That reference to the “so-called ‘slave’” is odd. How could a slave be so-called? A slave was a slave. But, the words “slave” and “slavery” never appear in the Constitution, even though there are several provisions concerning that subject. It apparently was an uncomfortable word to use, even for those who supported slavery.
The real concern of these club members was “the equalization of the black with the white race.” That being the case, how could there be any principles that “would be alike honorable to all sections”?
4. Resolved, That to our gallant sons and brothers in the field we tender our hearty thanks for the brave manner in which they have performed their duties, and our sympathy for the sufferings they have endured, and that we will welcome their speedy return to our midst with heartfelt joy and gratitude.
Here we have the traditional American attitude toward the men who wear their country’s uniform. No matter what the purpose of the war they were sent to fight, admiration and gratitude for their service was the one thing New Jerseyans could agree on.
5. Resolved, That the principles and views enunciated by our Governor, Joel Parker, in his inaugural address, have inspired us with confidence in our Chief Magistrate, and we hereby pledge him our continued and earnest support, so long as he adheres to the course therein marked out.
Gov. Parker was a unifier of the Democratic Party. He won his election in 1862 by taking the middle road between the radicals known as Copperheads or Peace Democrats, and the regular or “War” Democrats. The radicals thought the South was entitled to secede, and therefore all attempts to stop it were unconstitutional. They claimed the North was entirely responsible for the war. Regular Democrats, including Gov. Parker, supported a legitimate war effort, but condemned ‘unconstitutional’ acts of government. They opposed secession as much as they opposed abolition. This was the larger group to which the Delaware Township Democrats seem to have belonged.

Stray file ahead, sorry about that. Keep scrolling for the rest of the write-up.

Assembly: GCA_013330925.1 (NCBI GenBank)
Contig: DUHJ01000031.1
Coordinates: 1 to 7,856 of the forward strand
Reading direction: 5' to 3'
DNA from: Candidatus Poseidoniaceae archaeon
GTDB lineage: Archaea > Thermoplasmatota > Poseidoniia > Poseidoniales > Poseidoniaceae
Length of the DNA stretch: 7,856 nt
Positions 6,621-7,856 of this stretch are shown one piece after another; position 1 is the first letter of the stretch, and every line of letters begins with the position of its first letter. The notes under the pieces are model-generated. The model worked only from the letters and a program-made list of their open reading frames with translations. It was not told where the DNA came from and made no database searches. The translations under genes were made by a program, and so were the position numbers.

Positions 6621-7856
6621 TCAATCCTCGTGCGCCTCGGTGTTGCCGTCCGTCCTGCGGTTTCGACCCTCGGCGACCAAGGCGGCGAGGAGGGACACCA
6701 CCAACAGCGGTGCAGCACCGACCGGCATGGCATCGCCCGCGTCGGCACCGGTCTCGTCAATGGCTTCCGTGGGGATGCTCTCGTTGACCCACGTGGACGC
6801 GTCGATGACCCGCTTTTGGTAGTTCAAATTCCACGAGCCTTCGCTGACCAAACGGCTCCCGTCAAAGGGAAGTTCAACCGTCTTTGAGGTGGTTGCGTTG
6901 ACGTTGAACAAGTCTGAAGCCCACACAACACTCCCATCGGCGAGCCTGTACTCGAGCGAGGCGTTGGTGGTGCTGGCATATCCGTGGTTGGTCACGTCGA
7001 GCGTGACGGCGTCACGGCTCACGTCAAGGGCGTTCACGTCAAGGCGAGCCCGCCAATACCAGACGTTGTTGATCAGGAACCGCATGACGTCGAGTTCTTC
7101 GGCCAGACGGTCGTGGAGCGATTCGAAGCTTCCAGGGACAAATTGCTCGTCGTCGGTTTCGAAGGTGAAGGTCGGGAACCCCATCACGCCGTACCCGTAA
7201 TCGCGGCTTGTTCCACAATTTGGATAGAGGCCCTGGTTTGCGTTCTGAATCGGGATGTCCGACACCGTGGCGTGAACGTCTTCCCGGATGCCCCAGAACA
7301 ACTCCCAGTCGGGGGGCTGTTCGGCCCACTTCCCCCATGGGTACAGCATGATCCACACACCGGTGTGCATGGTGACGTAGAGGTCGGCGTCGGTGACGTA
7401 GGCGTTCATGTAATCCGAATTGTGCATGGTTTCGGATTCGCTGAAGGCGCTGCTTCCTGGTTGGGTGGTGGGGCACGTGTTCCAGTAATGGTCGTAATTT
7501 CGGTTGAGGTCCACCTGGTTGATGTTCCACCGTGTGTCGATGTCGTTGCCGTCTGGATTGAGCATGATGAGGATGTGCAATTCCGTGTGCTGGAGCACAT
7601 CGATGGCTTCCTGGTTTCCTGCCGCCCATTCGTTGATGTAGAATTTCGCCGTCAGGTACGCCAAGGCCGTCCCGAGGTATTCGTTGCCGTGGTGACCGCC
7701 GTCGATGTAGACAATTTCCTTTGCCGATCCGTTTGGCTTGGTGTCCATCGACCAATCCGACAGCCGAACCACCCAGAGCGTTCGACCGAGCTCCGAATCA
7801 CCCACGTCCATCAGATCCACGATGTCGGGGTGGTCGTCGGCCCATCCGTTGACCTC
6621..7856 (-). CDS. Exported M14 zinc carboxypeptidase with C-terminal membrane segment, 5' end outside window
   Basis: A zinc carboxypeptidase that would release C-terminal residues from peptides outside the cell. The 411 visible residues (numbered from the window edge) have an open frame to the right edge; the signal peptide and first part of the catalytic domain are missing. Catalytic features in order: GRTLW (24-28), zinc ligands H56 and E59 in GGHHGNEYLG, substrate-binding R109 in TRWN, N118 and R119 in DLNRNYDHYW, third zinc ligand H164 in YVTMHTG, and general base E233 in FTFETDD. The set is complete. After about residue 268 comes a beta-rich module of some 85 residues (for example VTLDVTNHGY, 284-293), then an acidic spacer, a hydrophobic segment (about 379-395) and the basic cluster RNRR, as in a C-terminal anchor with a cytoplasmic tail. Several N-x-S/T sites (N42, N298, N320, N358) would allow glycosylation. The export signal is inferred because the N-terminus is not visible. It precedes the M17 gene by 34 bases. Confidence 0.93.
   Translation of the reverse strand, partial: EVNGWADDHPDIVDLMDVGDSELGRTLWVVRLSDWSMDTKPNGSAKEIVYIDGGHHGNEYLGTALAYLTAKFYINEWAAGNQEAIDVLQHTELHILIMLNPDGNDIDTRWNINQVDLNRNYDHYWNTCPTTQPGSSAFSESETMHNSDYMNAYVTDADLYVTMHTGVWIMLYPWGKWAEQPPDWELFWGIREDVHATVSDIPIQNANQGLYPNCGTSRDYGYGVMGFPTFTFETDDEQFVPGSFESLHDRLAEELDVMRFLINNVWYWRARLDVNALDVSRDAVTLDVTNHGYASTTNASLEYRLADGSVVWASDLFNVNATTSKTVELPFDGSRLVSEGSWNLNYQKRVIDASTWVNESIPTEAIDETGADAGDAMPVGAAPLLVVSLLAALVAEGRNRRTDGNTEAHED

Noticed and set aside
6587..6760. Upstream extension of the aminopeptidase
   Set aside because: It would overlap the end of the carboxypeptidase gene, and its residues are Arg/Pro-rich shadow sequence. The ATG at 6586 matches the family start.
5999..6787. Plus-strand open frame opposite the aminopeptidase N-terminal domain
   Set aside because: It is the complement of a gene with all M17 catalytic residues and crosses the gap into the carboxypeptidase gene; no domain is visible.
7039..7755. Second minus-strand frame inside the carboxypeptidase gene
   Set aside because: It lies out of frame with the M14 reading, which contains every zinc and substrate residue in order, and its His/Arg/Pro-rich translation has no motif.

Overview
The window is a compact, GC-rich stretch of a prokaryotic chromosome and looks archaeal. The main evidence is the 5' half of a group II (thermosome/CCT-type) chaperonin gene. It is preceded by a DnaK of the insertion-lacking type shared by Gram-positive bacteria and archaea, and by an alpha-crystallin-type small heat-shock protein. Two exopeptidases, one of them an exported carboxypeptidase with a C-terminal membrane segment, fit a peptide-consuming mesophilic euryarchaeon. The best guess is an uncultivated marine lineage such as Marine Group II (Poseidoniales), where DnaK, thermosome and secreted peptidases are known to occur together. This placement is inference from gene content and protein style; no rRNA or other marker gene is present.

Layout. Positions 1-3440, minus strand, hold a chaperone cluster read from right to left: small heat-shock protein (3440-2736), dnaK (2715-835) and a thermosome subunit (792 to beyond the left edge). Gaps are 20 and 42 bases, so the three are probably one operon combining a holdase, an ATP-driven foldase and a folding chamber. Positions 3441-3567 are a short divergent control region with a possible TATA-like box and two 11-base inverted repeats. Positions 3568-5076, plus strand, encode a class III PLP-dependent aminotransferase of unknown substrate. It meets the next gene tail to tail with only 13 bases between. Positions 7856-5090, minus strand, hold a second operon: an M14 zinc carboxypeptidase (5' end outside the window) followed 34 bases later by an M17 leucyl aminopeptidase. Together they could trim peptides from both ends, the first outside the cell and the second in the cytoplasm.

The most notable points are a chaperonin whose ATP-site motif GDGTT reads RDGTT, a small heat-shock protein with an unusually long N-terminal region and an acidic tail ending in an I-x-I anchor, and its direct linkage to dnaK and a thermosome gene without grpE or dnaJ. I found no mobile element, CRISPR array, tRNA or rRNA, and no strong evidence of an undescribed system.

After his election Gov. Parker’s ‘middle road’ involved supporting the call for Union troops and prosecution of the war, while at the same time opposing Lincoln’s policies. His motto was “The Union as it was, the Constitution as it is.” This policy explains why the Delaware Township Democrats hedged their endorsement of him.2
6. Resolved, That we approve and endorse the Peace Resolutions now before our State Legislature, hoping that they may be “the beginning of the end,” sought to be accomplished.
The “Peace Resolutions” were passed by the majority Democratic NJ Legislature and signed by Gov. Parker on March 24, 1863, calling on the Federal Government to appoint commissioners to negotiate with commissioners from the southern states for an end to the war, on the basis that the war should never have been started in the first place and that the Federal government had overstepped constitutional bounds by emancipating the slaves. Nothing came of these Resolutions.
7. Resolved, That the short, but brilliant, career of Hon. James W. Wall, in the Senate of the United States, has been alike honorable to himself, useful to his State, and satisfactory to his constituents, and that we call upon him to bide his time, assuring him that his name is held in warm remembrance by the friends of constitutional liberty, who will not fail, in due time, to reward him ; that we fully endorse the nomination of Hon. William Wright, of Essex, for the United States Senate, in whose integrity and love of constitutional democracy we have the most implicit confidence.
James W. Wall was one of the most outspoken, hot-headed opponents of the war, publishing his views in newspapers and in speeches. U. S. Marshalls arrested him in 1861 and kept him in prison for two weeks without pressing charges. They released him after he pledged allegiance to the Union, thereby creating a martyr to the cause of the Peace Democrats. In early 1863 when the legislature was considering the Peace Resolutions, Wall was elected to fill a vacant U. S. Senate seat. But in March 1863 he failed to be re-elected.